The Houthis killed former Yemeni President Ali Abdullah Saleh in cold blood only three days after his announcement to cease his alliance with them, an alliance which lasted three years, the age of the dark coup against Yemeni legitimacy. Saleh’s tragic death provided an additional lesson that once again revealed the danger of supporting, embracing and raising killers affiliated with Islamic groups. The conclusion of this lesson indicates that the attempt to benefit from extremists in Arab political life produces only tales of destruction, devastation and treachery, and that tampering with this matter will always have dire consequences. All evidence, old and new, warns against playing with the fire of political Islam and extremist groups, which are pursuing treachery, killing and self-atonement, and make violence the agenda that drives its movements and reactions.

It is regrettable that the killing of the former President of Yemen in such a barbaric way by the Houthi gang has turned into the repetitive lesson about the impossibility of relying upon Islamists of any sect. They can never be trusted, because the very approach of extremism is based on legitimizing the destruction of nations and justifying violence and treason.

The Houthis were certain that Saleh’s revolt against them from within Sana’a would inevitably lead to the rise of resistance and their popularity would increase, especially in the tribal areas surrounding the capital. According to observers of the history of modern Yemen, the Yemeni tribal region always waits for signs of a pending victory, and at the last minute, take the side of the prospective winner, but the Houthis were quick to get rid of Saleh in order to block any major uprising against them that would have, if developed, eliminated their coup. Through information being circulated about the last moments of the life of the former Yemeni President, all stories come to the conclusion that the Houthis were instructed to kill him immediately after his arrest. It seems that it was an Iranian order that relied on taking the utmost precautionary measures to prevent the end of the authority of the Houthis, after talks about returning Sana’a to the embrace of Arabism became a nightmare that alarmed Tehran.

Although the Houthis have accumulated an extensive criminal record during the recent period as a result of their domination of Yemenis in the areas they control, the assassination of Saleh remains the most horrific incident of their time. Although Ali Abdullah Saleh ran a corrupt regime that left Yemen in a state of poverty and chaos, the Houthis now run a more corrupt and criminalized regime that robs and kills Yemenis and spreads backward thinking and ignorance among their ranks.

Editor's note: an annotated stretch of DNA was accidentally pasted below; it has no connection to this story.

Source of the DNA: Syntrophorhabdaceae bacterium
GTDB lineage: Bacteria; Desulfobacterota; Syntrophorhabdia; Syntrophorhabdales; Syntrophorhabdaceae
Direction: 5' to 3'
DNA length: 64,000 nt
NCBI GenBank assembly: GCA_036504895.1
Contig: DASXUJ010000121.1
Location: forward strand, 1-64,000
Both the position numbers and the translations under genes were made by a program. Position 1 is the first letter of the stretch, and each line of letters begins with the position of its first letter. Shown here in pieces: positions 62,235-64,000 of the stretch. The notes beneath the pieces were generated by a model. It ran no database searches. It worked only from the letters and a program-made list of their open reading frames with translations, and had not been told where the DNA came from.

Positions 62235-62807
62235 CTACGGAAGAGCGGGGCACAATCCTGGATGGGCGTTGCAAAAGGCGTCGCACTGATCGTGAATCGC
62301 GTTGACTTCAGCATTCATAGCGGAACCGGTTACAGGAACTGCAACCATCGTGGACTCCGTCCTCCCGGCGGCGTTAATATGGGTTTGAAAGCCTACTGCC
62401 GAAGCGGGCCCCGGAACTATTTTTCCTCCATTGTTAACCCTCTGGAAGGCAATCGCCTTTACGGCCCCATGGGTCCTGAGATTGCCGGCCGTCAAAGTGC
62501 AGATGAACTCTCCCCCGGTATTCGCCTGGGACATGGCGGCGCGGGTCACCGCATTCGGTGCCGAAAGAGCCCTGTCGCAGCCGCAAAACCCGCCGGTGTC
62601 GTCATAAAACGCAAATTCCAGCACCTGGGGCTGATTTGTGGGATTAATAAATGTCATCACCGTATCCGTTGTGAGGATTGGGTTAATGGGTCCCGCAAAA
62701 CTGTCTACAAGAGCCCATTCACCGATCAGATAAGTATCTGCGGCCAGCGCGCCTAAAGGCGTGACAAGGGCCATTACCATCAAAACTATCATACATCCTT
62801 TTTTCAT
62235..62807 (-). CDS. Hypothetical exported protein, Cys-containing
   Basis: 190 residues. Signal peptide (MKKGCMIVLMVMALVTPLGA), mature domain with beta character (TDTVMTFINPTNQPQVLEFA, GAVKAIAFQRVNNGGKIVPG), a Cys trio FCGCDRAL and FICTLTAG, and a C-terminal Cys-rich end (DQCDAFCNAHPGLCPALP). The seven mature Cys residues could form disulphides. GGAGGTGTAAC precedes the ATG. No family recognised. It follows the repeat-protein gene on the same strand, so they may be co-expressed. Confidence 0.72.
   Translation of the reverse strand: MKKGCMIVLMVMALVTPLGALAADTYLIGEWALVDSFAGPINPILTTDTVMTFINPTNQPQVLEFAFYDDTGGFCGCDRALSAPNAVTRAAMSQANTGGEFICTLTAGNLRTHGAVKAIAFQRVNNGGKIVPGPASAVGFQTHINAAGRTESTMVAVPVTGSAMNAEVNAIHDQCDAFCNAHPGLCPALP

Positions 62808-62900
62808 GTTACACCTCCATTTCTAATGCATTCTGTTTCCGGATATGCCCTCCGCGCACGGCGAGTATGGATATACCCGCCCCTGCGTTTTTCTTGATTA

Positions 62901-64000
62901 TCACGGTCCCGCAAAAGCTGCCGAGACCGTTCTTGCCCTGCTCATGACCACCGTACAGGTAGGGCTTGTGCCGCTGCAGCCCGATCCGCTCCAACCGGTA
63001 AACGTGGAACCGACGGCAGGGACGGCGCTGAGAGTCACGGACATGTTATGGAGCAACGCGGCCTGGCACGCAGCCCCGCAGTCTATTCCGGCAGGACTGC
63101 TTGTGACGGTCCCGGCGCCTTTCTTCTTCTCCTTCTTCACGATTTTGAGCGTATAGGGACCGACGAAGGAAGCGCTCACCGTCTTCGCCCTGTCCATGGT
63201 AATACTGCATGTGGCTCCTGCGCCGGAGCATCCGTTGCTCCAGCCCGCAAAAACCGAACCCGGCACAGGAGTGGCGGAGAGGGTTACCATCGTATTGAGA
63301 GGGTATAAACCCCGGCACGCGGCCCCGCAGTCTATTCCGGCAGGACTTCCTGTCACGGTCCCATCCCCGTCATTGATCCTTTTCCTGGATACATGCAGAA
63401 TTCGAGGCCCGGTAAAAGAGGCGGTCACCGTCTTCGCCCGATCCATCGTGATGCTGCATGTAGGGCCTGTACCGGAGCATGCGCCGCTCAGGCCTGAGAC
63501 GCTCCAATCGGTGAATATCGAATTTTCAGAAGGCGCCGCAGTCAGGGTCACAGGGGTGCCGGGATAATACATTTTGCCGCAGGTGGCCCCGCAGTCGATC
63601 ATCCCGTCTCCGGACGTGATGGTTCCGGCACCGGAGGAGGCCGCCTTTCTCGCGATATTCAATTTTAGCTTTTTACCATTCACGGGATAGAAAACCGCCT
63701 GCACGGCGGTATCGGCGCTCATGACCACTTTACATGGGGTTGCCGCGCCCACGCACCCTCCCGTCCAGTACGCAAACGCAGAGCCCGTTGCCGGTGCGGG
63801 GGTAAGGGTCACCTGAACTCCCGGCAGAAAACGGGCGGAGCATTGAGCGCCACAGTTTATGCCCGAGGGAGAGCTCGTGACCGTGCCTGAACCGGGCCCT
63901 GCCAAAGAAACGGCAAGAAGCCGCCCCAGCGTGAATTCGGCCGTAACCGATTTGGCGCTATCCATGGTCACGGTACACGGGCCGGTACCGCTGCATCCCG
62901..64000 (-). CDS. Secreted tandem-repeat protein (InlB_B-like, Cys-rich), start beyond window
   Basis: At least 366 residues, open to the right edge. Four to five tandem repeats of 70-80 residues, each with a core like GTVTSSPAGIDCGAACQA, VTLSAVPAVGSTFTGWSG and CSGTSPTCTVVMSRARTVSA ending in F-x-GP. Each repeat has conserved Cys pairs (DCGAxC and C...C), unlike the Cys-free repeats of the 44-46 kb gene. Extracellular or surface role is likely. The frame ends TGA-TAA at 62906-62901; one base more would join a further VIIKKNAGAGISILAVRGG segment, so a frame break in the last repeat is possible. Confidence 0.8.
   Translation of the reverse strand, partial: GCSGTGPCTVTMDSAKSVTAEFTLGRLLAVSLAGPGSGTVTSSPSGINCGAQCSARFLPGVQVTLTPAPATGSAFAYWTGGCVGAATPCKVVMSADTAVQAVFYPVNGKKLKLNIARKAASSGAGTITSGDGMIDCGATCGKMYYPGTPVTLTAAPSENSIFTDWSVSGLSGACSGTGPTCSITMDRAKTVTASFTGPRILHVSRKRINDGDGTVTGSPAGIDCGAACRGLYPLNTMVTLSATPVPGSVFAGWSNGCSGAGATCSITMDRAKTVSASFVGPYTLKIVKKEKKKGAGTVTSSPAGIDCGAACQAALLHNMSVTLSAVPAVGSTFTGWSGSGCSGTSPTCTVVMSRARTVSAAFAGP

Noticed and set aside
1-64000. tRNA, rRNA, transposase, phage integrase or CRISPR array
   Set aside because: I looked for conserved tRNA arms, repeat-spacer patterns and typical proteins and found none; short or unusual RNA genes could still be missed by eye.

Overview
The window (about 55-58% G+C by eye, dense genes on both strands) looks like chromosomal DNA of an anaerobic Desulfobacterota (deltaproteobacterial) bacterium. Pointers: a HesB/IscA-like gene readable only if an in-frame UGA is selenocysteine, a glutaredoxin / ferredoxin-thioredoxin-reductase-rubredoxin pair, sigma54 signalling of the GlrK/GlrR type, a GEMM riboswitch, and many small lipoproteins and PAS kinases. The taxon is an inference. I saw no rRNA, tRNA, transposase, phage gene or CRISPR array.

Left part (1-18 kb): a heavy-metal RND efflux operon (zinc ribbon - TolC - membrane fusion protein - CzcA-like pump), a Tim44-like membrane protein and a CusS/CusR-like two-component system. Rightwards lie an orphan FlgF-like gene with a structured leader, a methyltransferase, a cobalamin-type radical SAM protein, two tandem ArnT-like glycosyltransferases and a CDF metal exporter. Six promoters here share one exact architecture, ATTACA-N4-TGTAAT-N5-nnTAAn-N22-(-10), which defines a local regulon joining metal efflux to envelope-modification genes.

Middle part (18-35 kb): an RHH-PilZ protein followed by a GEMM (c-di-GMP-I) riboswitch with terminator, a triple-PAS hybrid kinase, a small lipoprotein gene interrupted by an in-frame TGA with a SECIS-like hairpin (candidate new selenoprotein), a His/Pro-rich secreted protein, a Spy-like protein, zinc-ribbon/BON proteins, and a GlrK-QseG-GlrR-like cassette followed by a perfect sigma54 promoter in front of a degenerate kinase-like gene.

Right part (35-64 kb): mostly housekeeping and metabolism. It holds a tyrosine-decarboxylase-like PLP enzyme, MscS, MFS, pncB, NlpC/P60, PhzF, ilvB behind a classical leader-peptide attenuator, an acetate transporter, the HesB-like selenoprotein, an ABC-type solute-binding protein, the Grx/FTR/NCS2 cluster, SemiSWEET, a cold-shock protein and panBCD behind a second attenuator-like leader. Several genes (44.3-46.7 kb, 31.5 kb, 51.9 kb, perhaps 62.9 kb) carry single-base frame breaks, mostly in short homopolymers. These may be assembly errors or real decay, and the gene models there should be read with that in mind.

Saleh’s political experience is similar in many ways to that of the late Egyptian President Anwar al-Sadat, who unleashed political Islamist groups in order to counter currents opposed to his rule, and later falling victim to the very same groups. Ali Abdullah Saleh, however, had a very different history with the snakes of extremism. He once even described the ruling of Yemen as dancing on the heads of snakes, until his fate came to an abrupt end, although he had already survived several assassination attempts, the last in 2011 during the outbreak of protests against his rule. Saleh continued to control the details of the Yemeni scene through the tribal and religious balancing act, and many times used the weapon of political Islam to confront his rivalries. Therefore, all extremist movements in Yemen benefited from his style in playing the balancing game, including the Houthis who first appeared under the name of the “Believing Youth” who used to receive generous support from Saleh’s regime, which needed them to ease the Brotherhood’s infiltration. They rushed after Yemeni unity to participate in political life and increase their ambitions to the limit of Saleh’s anger, so he stood against them; but he never imagined that they would kill him one day and even put difficult conditions on the handing over and burial of his body!

There are some who believe that Saleh’s uprising against the Houthis in his last days has ended his career with a courageous attitude, while others believe that he was forced to this uprising after losing influence in the Yemeni arena, which its historic capital is controlled by putschists that receive their orders from Tehran. Saleh, in that sense, was not able to control their options or to employ them to his advantage. The assassination of another Arab president by an extremist religious group will remain a costly lesson that the support to extremist groups must stop!

Al  Mezmaah  Studies & Research Centre

11 December   2017